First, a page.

The first main difference I found is an Eastern Ghost story is rooted within the relationship and interpersonal connection to the dead rather than focusing on the psychological thrill of having a ghost crossing into your lifepath. Western stories tend to focus on the shock and intensity of finding an ethereal presence in your life, an interruption of your hours, and a mindful sea of curious unknown questions and ramifications that are difficult to process and work through. There tends to be a lot of factors pulling the ties together for a Western ghost story, which parellel the leftover work of the deceased and a willingly earnest desire to see the work completed by a second or third party who was not particularly connected to the events or the deceased in life. From what I am gathering in The Ghost Bride the main concern is not unfinished business but rather a continuance of a life cut short of being lived. A way of progressing the life of the deceased to a fulfilling present; merely without their flesh and bone presence.

Elements of the story had me thinking back to my love of the South American and Latin American cultural celebration known as Day of the Dead in which family surround their loved ones’ graves and celebrate the life they lived whilst they were alive. It is a ritual influenced celebration and joyous one at that! Traditionally this has been a holiday centered around Halloween (All Hallow’s Eve) and All Saint’s Day (All Soul’s Day) in Mexico, and there lies the connection for me, as I was able to explore my love of the cultural heritage of Mexico whilst I travelled there as a teen. My furlough was in Summer, not Autumn, which was the only disappointment in regards to not seeing the festivities live in person.

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The Ghost Bride: Western vs Chinese Ghost Stories via James Cham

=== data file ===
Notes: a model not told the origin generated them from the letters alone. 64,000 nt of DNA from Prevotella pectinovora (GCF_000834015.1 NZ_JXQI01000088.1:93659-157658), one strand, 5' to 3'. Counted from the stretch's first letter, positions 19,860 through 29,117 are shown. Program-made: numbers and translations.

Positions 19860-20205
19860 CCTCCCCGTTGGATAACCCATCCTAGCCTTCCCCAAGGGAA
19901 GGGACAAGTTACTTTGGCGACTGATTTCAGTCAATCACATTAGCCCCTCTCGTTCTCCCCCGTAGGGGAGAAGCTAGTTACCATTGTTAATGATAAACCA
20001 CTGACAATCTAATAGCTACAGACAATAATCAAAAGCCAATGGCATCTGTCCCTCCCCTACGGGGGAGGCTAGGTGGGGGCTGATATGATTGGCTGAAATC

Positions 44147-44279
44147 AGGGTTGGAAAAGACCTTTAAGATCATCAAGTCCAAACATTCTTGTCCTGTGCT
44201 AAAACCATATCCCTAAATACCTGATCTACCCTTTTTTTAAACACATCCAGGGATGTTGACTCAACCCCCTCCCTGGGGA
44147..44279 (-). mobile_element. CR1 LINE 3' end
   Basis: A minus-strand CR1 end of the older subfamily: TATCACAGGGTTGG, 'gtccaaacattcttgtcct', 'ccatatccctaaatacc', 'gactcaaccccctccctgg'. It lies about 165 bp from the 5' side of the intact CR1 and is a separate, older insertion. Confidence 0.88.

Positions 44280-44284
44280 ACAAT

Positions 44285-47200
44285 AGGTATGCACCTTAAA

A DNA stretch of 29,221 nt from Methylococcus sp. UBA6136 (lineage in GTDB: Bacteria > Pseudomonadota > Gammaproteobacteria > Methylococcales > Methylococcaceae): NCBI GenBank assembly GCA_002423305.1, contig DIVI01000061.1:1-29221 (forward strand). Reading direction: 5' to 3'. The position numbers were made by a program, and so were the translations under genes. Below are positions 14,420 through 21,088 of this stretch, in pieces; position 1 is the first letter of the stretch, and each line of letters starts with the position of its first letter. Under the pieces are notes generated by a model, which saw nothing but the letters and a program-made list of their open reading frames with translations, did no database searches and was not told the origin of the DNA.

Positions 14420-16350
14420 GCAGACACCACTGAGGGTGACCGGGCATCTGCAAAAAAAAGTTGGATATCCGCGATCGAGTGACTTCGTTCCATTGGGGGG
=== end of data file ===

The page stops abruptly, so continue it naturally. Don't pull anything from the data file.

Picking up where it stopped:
To extend into this a bit more I felt it best to allow the author

to speak on behalf of her own body of work.

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My Review of The Ghost Bride:

I began reading The Ghost Bride by listening to the First Chapter read by the author via her sound excerpt which is located on her blog’s post about being the narrator of the audiobook. I have taken a keen liking to audiobooks since I first started my foray into listening to an author read his own novel, two chapters at a time on Fridays (known as my Friday Night Reading Series feature). In this, I am blessed to have not only caught into the rhythm of how audiobooks sound but how they elevate the story through spoken speech and inflections of voice.

Being a dyslexic writer, I will admit is as quirky as it sounds, but being dyslexic as a reader holds within it a curious perception of words, names, and the way in which language sounds aloud to me as I read. I have always had the habit of giving ‘endearing names’ to any person or character I could not properly speak aloud as I would not be aware of the syllables nor the audible way in which the words were meant to reflect when spoken. The same can be said for places and locales which populate a novel which is set in a far off place from where I live. The manner in which I hear words and read words is a bit unique to myself, but to hear an author bring all these curiously new words to light and to hear the proper pronunciations as I am reading the novel with my own eyes in tandem to their spoken speech was a most delightful gift! So much so, that I am a bit anguished that I cannot go out and purchase the audiobook for The Ghost Bride in compact disc format to continue to listen and read along with Ms. Choo!